By Jennifer Graham, The Canadian Press August 15, 2013 - Saskatoon - The head of the Canadian Mental Health Commission says good education and training will help police officers interact better with people who have mental health issues.
But Louise Bradley also cautions there's no easy answer.
"There isn't, unfortunately, one thing that will fix it all," said Bradley. "It is a variety of things and a very complex issue."
Saskatoon police Chief Clive Weighill says it's one of the biggest policing problems that has emerged in the last 10 to 15 years.
"We're dealing with homeless people. We're dealing with people who have mental health/addiction problems," he said. "People call us. We end up putting intoxicated people in our detention areas. They don't belong there.
"It's a health issue, not a crime issue."
A coroner's inquest is scheduled this fall into the deaths of three people with possible mental health issues who were shot by Toronto police.
Michael Eligon, 29, was killed in February 2012 after fleeing from Toronto East General Hospital, where he had been involuntarily admitted under the Mental Health Act.
He was dressed in a hospital gown and armed with two pairs of scissors.
Reyal Jardine-Douglas, 25, died in August 2010 after pulling a knife when police confronted him on a public transit bus for acting irrationally.
Sylvia Klibingaitis called 911 from her home and said she was going to commit a crime. When officers went to her house, Klibingaitis walked toward the officers with the knife in her hand.
And on Sept. 10, 2012, a former soldier suffering from post-traumatic stress disorder was fatally shot by RCMP in Surrey, B.C., after coming at an officer with an axe.
B.C.'s police watchdog agency said the officers involved acted appropriately, but relatives of Greg Matters said the actions of the officers escalated the situation and the B.C. Civil Liberties Association called for an investigation into whether the shooting could have been avoided.
Bradley, who was scheduled to speak Thursday at the Canadian Association of Police Boards' annual meeting in Saskatoon, said she would talk about how the worlds of policing and mental health intersect and how those in the mental health field can work more effectively with first responders.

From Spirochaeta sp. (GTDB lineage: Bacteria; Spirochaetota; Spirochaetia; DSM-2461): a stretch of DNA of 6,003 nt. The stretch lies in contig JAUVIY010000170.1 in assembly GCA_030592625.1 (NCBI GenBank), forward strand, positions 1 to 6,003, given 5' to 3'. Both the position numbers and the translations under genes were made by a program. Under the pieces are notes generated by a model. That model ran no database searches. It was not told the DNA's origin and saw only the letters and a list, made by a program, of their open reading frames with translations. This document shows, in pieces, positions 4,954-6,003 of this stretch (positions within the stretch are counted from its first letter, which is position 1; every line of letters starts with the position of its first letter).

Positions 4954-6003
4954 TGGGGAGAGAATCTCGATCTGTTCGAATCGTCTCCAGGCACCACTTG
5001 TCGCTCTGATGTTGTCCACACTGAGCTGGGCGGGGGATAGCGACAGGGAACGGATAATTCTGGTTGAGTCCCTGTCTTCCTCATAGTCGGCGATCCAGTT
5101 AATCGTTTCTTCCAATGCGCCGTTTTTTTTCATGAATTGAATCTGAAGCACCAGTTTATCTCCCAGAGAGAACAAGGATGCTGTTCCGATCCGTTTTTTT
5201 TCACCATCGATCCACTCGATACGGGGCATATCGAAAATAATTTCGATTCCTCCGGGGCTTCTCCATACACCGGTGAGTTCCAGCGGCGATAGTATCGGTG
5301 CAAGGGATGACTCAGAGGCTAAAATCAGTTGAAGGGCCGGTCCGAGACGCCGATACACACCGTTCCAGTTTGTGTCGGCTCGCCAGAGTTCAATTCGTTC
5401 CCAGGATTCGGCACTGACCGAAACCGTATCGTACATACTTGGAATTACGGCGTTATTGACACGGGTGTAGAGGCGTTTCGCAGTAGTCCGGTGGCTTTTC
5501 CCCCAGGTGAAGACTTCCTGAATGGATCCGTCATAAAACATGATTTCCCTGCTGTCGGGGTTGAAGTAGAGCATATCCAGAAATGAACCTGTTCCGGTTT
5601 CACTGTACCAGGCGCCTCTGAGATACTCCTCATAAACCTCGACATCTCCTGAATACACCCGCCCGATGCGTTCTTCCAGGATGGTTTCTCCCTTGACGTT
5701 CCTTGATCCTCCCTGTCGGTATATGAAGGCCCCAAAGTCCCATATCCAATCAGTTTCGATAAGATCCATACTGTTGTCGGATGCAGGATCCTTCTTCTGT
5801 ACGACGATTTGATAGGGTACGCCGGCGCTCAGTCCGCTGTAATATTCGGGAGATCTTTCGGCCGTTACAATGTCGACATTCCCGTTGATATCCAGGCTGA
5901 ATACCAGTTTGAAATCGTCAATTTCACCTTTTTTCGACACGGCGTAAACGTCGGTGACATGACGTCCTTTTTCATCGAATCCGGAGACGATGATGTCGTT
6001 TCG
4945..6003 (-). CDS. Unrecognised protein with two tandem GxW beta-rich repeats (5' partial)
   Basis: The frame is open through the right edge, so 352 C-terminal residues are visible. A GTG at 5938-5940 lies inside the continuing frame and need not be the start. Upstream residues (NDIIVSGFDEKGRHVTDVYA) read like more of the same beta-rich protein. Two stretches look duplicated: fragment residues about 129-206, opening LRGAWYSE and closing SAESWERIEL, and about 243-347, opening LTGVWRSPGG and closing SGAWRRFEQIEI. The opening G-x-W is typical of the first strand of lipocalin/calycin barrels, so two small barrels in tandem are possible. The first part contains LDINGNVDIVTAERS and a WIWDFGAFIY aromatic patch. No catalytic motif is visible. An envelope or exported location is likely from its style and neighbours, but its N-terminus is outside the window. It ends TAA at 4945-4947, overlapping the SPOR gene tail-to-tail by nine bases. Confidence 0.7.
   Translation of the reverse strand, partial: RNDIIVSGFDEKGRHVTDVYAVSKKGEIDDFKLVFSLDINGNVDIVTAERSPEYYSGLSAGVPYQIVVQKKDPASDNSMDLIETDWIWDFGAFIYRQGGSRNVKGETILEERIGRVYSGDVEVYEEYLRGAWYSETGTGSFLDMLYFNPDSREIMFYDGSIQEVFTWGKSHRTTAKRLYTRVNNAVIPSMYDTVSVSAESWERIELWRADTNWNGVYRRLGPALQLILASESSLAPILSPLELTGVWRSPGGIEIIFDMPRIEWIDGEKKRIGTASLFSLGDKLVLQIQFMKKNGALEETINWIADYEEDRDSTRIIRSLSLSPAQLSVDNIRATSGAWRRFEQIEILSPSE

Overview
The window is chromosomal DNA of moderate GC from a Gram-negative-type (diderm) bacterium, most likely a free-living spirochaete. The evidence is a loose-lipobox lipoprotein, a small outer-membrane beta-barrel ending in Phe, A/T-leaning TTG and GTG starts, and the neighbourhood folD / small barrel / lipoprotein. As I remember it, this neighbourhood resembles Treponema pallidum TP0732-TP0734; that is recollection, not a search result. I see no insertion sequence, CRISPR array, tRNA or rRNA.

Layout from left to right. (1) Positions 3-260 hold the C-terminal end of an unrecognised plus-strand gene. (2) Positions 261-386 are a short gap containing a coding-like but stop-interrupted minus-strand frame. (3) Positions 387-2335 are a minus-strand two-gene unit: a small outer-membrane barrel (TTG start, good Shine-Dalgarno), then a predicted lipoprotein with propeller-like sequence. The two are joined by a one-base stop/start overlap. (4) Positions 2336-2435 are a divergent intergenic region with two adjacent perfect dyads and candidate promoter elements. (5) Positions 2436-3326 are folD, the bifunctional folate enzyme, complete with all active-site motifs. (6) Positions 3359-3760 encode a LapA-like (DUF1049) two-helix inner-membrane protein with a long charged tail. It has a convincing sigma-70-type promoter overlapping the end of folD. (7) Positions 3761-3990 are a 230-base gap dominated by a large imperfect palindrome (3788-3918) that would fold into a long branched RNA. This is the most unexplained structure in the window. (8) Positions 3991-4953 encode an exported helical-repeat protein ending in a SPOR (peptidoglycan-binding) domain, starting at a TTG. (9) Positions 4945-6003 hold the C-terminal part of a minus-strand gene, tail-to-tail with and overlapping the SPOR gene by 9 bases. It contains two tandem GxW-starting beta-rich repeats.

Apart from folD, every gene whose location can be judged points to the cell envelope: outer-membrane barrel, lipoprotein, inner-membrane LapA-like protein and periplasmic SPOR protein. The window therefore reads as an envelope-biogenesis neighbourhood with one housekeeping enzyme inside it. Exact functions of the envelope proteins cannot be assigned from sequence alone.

"I think that there is a lack of understanding overall of mental health problems and illnesses, but that's not just for police officers. That unfortunately is the case in many areas, including health care itself," said Bradley.
"It's something that isn't well understood."
Bradley is a registered nurse with a master's of science degree specializing in mental health. She has worked on the front line and in mental health care in corrections.
She said the lack of understanding of mental health illness puzzles her.
"I've been in mental health for about 30 years and while I'm encouraged that this is a time when we are taking about mental health more openly than we ever have before, I still don't understand why it is that there is such stigma attached to it," she said.
"There's virtually none of us that are not impacted in some way, either ourselves, a family member or a close friend or a work colleague. And yet it's shrouded in secrecy, it's shrouded in shame and embarrassment."
Bradley said she hopes that at the end of the conference there will be "clear, discernible action items" to help mental health workers collaborate with police.
Education and training is just a start, she said.
"But it isn't as simple as saying 'OK, we're going to go in and give you a day's (education) and then you know how to do it,' " she said.
"In the same way that we do CPR training and we have to get re-certified every year, it's something that's ongoing."
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